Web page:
Mindfulness can make a huge difference when it comes to how we argue and over what. In a lot of arguments, the two parties start devolving into blaming each other, having intense negative reactions and potentially getting verbally or physically aggressive. These kinds of arguments can have a big impact on our relationships, especially if they aren't resolved properly. When we practice mindfulness however, we train our brains to become calmer and more tempered. We find it easier to control and not be overwhelmed by negative emotions or urges to lash out, and we often find that we can empathize and listen to the other side a lot better. This helps to create much more productive arguments, or even stop arguments before they start.

Speaking Softly

Its easy to not think before we speak, to wander through life just saying whatever pops into our head or react with whatever hot-headed emotion comes up first. This isn't very helpful when you're trying to create a peaceful relationship where you're both happy. If both of you are constantly making jabs, mean comments or even just comments that are thoughtless and insensitive by accident, the relationship will quickly devolve. When we practice mindfulness, it becomes a lot easier to understand and regulate what we say. We're much more likely not to want to say hurtful things in the first place, and if we do, it's a lot easier to think about it and re-word the sentence into something a lot more kind and productive.

speaking softly

A Better Understanding Of Yourself

When we live mindfully, and take time to reflect and connect with ourselves, we naturally start to develop a better understanding of ourselves. It can be as simple as beginning to work out what makes you angry, sad, happy etc. When we develop this more in-depth understanding of ourselves it becomes a lot easier to communicate what we want and how we feel to the people around us, and these open lines of communication are vital for a healthy relationship. We can become more aware of when we feel we are in the right, and when we need to take a step back and apologize.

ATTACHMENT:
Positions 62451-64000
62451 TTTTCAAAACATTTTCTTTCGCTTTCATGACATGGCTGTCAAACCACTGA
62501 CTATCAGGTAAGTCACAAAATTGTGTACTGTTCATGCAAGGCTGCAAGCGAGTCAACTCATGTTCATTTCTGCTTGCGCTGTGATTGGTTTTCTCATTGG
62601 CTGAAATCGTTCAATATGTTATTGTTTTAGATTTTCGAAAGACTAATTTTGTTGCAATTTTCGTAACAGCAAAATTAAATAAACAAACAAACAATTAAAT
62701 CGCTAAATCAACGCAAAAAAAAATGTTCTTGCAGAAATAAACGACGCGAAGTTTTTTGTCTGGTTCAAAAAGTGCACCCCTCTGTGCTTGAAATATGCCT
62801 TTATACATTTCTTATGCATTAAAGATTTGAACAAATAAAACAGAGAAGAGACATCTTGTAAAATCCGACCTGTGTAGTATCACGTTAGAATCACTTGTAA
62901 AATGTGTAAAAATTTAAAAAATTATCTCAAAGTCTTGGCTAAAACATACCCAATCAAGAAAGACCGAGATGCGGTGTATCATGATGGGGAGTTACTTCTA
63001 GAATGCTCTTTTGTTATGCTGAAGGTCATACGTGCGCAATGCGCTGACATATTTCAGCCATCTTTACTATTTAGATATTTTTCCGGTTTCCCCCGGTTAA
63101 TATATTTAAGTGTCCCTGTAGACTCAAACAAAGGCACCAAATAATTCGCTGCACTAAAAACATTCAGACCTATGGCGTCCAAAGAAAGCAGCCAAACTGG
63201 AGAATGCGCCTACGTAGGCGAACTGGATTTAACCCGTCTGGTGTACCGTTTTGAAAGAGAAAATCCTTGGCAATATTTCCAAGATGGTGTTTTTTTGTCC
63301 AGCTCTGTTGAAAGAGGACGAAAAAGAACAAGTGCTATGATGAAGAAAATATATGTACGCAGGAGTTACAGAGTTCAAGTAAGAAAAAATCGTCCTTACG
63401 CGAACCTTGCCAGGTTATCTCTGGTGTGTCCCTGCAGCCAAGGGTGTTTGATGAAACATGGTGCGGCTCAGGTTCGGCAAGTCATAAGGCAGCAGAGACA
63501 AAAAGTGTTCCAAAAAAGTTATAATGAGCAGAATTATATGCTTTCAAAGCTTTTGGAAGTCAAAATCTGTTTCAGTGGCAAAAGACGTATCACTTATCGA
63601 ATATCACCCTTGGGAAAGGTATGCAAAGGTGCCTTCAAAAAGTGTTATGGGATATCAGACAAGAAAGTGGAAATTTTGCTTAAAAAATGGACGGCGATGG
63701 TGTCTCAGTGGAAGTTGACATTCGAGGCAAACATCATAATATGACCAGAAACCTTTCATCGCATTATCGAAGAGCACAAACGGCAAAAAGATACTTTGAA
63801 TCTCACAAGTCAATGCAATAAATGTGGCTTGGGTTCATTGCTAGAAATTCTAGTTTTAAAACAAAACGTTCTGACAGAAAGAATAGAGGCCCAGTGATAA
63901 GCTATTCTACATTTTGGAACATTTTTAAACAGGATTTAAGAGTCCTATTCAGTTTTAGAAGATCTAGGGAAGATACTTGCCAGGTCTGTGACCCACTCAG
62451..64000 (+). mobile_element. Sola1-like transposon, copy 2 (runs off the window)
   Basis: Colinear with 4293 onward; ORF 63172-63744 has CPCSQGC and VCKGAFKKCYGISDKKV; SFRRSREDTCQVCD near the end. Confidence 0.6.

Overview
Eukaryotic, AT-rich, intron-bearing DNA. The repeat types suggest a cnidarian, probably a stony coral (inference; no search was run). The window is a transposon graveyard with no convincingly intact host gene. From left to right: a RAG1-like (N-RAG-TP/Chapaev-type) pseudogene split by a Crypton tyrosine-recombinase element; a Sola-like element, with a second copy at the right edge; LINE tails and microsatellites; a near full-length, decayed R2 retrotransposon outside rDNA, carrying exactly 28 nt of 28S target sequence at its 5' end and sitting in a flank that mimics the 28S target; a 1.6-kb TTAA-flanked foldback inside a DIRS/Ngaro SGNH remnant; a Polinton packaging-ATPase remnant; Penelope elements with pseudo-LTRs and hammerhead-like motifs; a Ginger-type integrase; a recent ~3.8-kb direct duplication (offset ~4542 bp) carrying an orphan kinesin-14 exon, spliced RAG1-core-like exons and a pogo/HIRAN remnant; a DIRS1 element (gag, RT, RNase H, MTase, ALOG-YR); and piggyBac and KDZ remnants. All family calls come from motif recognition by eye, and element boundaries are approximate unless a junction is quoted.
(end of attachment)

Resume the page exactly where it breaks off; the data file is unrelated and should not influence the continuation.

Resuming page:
Independence

Practicing mindfulness allows us to better understand and deal with our emotions, allowing us to become a lot more independent. Regular practitioners report feeling a lot more in control of their emotions, without having to rely on others for so much support - which can be draining for a loved one. This independence leads to a much healthier relationship, where you are both responsible for yourselves, but work together as a team.

independence

Do Both Parties Need To Practice Mindfulness In Order For The Relationship To Work?

The short answer is no, it's not absolutely necessary for both parties in a relationship to practice meditation: but it can be very beneficial if you do. If you're both on board with trying to live more mindfully and treat your relationship as such, it's likely that you'll find a much easier flow and be able to communicate better. Of course, not all of your friends, family and so on will be open to the idea of meditation/mindfulness, and that's okay - you can still improve your relationships using the same principles.